University scores low in sustainability evaluation

TCU scored a D in a 2007 evaluation of its sustainability practices – its ability to meet the needs of the present without impairing future generations.Sustainability in relation to endowment investment was the focus of the College Sustainability Report Card, which assigned letter grades to 100 colleges and universities throughout the United States and Canada possessing higher education’s largest endowments.

Schools featured in the report were graded in seven individual categories: administration, food and recycling, green building, climate change and energy, shareholder engagement, investment priorities and endowment transparency.

“It’s certainly not where I want to be,” Chancellor Victor Boschini said. “So yeah, it gets my attention.”

Beyond getting TCU’S attention, Mark Orlowski, executive director of the Sustainable Endowment Institute, said he wants the 120-page report to initiate progress in schools’ sustainability policies.

“What the report aims to do is to provide a single source of information where you can quickly reference what other institutions are doing (in the area of sustainability),” Orlowski said. “We’re hoping that this report will lead to honest and frank discussion about the role of sustainability on campus.”

ADMINISTRATIVE RESPONSE

Don Mills, vice chancellor for student affairs, said, “How we respond to the environment, we meaning institution, is going to become more and more important in the years to come. I think what (the report) does is it starts to say, ‘Hey, here’s some things we ought to be thinking about.'”

Mills agreed the report serves as an excellent benchmark for universities and said he hoped it would spark conversation among the administration but warned against giving too much authority to its findings.

“I think you have to be a little careful,” Mills said. “One of the problems with the report is they have a very precise way of measuring, so if you don’t fall in with the way they measure, then you won’t do as well.”

Such was the case in the “administration” category of the report, in which TCU received a D for the lack of an advisory council or a formal policy addressing sustainability, an absence that rendered low grades in some of the report’s other areas.

Mills said such a score doesn’t necessarily represent the reality of TCU’s sustainability practices.

“They gave Harvard an A,” Mills said. “Suppose Harvard did everything they’re doing, but didn’t have a formal policy. Would that mean they weren’t doing a good job?”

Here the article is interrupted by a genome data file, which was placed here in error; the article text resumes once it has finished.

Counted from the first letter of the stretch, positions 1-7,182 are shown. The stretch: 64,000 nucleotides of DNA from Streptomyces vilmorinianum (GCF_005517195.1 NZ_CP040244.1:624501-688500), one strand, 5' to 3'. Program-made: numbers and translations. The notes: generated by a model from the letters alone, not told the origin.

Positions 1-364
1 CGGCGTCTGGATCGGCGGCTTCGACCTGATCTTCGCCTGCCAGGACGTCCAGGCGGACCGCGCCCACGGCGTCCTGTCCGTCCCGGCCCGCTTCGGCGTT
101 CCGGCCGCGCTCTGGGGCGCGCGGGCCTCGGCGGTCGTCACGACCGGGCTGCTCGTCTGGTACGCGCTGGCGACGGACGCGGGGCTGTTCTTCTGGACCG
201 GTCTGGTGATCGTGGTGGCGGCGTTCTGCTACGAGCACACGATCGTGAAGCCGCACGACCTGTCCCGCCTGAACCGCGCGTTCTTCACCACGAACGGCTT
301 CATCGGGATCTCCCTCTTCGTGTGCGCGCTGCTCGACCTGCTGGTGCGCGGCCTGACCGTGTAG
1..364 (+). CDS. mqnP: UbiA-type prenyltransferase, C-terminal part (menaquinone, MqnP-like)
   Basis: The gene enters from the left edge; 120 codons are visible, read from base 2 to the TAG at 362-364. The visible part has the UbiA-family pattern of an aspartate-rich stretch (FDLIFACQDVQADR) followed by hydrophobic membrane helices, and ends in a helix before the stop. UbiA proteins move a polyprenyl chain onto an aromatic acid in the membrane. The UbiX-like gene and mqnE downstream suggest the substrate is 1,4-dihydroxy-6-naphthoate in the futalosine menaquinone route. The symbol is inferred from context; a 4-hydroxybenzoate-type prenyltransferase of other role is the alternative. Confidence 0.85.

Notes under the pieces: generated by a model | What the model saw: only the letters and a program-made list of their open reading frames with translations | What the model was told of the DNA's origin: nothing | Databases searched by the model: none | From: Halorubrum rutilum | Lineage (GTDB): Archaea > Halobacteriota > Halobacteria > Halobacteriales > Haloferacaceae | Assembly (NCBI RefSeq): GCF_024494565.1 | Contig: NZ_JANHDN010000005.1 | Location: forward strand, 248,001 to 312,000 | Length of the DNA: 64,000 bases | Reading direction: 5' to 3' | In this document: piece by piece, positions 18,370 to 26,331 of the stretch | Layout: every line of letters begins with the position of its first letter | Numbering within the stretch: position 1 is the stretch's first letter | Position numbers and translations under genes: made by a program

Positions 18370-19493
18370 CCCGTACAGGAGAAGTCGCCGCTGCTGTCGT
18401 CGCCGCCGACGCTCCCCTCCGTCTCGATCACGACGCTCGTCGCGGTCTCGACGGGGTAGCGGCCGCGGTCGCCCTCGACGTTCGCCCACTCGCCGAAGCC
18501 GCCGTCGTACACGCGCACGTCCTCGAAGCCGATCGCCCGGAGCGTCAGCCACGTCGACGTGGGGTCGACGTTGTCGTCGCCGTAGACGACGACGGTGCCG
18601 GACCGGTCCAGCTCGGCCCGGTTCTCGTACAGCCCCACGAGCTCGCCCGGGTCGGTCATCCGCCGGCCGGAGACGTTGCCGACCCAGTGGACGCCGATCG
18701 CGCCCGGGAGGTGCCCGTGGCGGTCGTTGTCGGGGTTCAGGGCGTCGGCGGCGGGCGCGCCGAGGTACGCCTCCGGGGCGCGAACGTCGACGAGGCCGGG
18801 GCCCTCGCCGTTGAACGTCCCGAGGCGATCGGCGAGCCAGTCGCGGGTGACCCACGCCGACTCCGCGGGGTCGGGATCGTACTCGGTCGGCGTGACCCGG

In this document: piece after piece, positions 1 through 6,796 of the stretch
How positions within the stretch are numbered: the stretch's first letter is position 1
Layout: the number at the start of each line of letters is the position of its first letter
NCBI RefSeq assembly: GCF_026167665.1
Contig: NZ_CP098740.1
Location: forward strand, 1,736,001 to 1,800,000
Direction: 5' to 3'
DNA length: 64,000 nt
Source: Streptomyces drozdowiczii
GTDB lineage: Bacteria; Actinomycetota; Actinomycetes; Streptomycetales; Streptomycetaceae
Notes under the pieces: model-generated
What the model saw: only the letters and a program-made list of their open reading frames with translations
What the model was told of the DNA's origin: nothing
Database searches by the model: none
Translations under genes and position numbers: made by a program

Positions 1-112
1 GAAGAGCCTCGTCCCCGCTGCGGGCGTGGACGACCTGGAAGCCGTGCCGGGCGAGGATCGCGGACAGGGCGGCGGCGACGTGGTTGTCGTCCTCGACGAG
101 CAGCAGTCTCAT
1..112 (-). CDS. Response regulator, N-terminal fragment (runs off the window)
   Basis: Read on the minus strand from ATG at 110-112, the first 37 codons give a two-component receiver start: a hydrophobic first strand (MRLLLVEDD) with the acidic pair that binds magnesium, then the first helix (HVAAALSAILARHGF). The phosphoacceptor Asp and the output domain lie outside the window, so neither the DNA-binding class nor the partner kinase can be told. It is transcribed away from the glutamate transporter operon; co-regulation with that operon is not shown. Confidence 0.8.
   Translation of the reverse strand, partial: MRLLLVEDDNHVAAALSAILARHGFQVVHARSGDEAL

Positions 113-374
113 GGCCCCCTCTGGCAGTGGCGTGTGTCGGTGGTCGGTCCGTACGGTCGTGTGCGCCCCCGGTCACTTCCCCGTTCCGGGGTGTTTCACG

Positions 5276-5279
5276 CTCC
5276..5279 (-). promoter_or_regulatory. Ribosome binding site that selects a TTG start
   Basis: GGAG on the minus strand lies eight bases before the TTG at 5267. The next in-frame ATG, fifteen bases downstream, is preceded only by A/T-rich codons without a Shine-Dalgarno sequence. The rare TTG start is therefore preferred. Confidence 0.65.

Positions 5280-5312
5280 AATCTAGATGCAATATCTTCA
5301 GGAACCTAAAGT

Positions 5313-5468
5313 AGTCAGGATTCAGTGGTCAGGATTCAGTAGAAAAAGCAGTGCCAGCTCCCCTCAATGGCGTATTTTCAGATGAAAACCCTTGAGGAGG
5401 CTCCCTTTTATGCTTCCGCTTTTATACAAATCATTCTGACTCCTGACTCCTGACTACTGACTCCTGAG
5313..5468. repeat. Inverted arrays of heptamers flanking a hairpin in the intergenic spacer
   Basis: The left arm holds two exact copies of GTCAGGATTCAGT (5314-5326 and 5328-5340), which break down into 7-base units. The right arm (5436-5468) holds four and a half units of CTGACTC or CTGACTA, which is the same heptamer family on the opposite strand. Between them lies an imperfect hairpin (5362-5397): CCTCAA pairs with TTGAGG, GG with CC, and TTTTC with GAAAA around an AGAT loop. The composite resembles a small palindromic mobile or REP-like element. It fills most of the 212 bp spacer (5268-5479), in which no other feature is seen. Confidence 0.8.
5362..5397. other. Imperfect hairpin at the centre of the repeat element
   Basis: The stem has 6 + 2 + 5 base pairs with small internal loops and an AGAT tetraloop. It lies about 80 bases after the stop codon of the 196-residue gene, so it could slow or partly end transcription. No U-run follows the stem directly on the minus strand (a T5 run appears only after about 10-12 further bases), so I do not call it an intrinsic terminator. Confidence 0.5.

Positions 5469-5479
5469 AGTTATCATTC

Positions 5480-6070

UNIVERSITY ACCOMPLISHMENTS

Despite average grades, the report did recognize TCU’s accomplishments in several key categories, including green building, food and recycling and climate change and energy.

The report noted that the new university union will qualify for the U.S. Green Building Council’s Leadership in Energy and Environmental Design certification, and that TCU has “pursued an aggressive energy conservation and retrofit program.”

We’ve done quite a lot in terms of green building, Mills said, referring to TCU’s current construction. “You’ll be able to see it out here as these buildings are completed.”

The Sustainable Endowment Institute also complimented TCU for its recycling efforts, acknowledging the grounds crews compost yard waste and 75 percent of the university’s overall waste is recycled.

NON-DISCLOSURE LOWERS GRADES

However, an area that TCU and the College Sustainability Report Card cannot find common ground is the disclosure of endowment investment holdings.

In the “endowment transparency” category, for which TCU received an F, writers of the report encourage “openness to endowment investments.” It also read that access to endowment information encourages open discussion about clean energy investment.

TCU, like many private institutions, has a strict non-disclosure policy, meaning specifics about the endowment investments are only available to the investment staff and the board of trustees.

Chief Investment Officer Jim Hille sees endowment transparency as “somewhat of a strategic disadvantage.”

“It’s not a function of trying to hide anything,” Hille said. “It’s just wanting to retain a competitive advantage in the types of investments that we’re able to access because we do not disclose.”

Though Orlowski said he understands TCU’s desire to keep endowment information private, he disagreed with Hille, saying three leading private institutions received A’s for their inclination to share investment holdings along with proxy voting records.

Orlowski also offered alternatives to complete transparency, suggesting a method of “delayed disclosure” that TCU could release recently out-of-date information that wouldn’t pose a competitive threat.

Hille said the university will not make public disclosure but said that is not to say that the university is not investing in renewable energy funds. TCU receiving an F in the “shareholder engagement” facet of the report can also be attributed to the university’s policy of non-disclosure.

Due to the scale of the College Sustainability Report Card, Orlowski said “it’s not the be all and end all of sustainability,” but maintained that a few simple steps could be adapted to the TCU community with tremendous benefit.

“In general, anything that leads us toward more sustainable practices, I’m probably in favor of,” Boschini said. “A big part of my job is to make sure that there’s a Texas Christian University 100 years from now, and this will help us do that.